social implications of computer technology. DIAC 2006 is
tentatively scheduled for Brighton, England in the fall of next year.
Online Registration closes on May 18, 2005. Registration is
limited to 300 people.
Registration includes one or two lunches, two continental
breakfasts, and a dinner/reception.
Through May 18, online registration is available at the
Low Income (less $35K/year): $78
Stanford students with student ID: $39
Online registration closes on May 18, 2005, after which
registration fees (if space is available) are as follows:
On-site, Regular: $150 On-site
Low Income (<$35K/year): $90
On-site, Stanford student with student ID: $45
A limited number of work exchange positions will be available:
approximately three hours of work to support the conference (e.g.
set up, clean up, staffing tables, running errands) in exchange for
free registration. Preference will be given to people who have a
strong desire to participate, but could not afford to attend the
conference otherwise. Email Todd (tdavies at csli dot stanford dot
edu) as soon as possible if you are interested in such an arrangement.
The CPSR Office will be closed from May 27-June 9.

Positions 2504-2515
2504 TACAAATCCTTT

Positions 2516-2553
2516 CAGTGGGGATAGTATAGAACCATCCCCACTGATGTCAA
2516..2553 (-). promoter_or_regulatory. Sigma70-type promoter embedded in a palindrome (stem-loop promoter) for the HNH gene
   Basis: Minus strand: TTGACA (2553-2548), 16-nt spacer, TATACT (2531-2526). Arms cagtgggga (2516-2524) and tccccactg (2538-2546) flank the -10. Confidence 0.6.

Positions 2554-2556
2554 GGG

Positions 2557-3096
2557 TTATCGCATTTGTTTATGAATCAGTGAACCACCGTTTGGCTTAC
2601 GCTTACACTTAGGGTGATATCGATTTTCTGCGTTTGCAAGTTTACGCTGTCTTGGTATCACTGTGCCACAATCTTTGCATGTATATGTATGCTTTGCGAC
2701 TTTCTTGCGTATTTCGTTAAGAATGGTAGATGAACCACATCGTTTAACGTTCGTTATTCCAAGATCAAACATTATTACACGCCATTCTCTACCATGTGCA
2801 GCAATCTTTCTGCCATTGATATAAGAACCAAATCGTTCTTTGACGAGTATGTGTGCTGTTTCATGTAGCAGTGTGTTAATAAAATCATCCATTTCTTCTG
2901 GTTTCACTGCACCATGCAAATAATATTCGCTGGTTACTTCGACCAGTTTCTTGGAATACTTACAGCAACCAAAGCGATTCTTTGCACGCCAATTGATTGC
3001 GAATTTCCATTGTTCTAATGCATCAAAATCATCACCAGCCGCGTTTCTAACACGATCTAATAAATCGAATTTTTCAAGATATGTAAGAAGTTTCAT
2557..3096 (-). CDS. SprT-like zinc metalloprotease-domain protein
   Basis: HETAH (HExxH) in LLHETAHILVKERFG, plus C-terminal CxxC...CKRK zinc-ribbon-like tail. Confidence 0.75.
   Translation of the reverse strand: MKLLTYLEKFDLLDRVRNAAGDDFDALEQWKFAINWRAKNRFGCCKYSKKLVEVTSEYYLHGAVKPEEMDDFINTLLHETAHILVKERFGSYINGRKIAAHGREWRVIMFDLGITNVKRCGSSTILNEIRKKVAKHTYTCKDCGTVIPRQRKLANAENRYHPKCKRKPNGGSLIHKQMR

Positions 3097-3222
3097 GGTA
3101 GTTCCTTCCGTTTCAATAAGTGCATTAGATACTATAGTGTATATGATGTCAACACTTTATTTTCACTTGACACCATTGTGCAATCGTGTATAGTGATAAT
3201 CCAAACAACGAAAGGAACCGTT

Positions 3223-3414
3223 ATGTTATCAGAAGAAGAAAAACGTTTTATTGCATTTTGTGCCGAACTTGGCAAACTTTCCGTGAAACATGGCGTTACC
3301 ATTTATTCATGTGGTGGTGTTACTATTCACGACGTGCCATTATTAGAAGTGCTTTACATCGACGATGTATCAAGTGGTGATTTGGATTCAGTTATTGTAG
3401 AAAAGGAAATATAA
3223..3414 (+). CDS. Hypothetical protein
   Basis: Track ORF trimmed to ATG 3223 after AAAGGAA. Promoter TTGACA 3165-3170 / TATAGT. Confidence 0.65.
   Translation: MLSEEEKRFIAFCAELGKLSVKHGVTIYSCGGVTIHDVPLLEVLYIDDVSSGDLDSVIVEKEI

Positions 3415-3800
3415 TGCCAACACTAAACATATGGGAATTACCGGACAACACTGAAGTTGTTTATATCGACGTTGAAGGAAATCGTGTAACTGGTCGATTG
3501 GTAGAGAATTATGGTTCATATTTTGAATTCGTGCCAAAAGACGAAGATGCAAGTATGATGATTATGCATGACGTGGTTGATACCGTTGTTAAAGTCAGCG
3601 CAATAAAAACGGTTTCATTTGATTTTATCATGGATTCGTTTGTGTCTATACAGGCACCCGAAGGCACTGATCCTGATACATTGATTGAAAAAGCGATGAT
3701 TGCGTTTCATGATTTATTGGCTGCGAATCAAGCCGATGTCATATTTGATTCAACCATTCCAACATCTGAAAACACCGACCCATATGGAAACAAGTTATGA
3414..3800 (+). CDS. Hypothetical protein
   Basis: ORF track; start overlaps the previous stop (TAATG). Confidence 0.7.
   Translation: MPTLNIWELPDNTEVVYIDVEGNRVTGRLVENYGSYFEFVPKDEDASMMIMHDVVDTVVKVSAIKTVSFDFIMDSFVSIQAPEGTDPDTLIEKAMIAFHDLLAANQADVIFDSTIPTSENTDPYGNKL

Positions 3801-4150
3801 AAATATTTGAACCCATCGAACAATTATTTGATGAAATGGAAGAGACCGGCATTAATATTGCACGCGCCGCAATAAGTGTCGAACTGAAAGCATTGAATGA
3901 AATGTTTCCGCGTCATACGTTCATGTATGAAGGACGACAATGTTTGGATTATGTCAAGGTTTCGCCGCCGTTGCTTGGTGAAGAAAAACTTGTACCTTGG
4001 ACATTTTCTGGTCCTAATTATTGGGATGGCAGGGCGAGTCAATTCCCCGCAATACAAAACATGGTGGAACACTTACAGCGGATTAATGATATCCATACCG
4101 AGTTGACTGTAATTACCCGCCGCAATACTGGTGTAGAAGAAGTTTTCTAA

CPSR'S 2004-05 ESSAY CONTEST
Students can be published and win awards in CPSR's Essay
CPSR is looking for papers that will advance its work within
Working Groups and interests:
Participating students and faculty may join or renew their
memberships in CPSR for one year for $15 and $25,
Deadline for submissions is June 1, 2005.
The Essay Contest guidelines are at
Last year's Essay Contest Winners are posted via
Who would like to help review papers in June ? If you are
interested, please write to email@example.com with the subject "Essay
Reviewer", and let us know your expertise or interest.
CPSR SEEKS WEBMASTER
CPSR is looking for a person to serve as our webmaster and
for an average 10 hours a week, administering the cpsr.org web
site. We need someone who:
* Is available immediately or in the very near future;
* Has worked with the Plone Content Management System (or the
Zope application server platform upon which it is based), or has
enough knowledge of similar mid-sized CMS platforms to learn it
* Is committed to CPSR's goals and mission. Membership and/or
previous work with progressive groups like CPSR is desirable;
* Has the people/organizational skills needed to organize and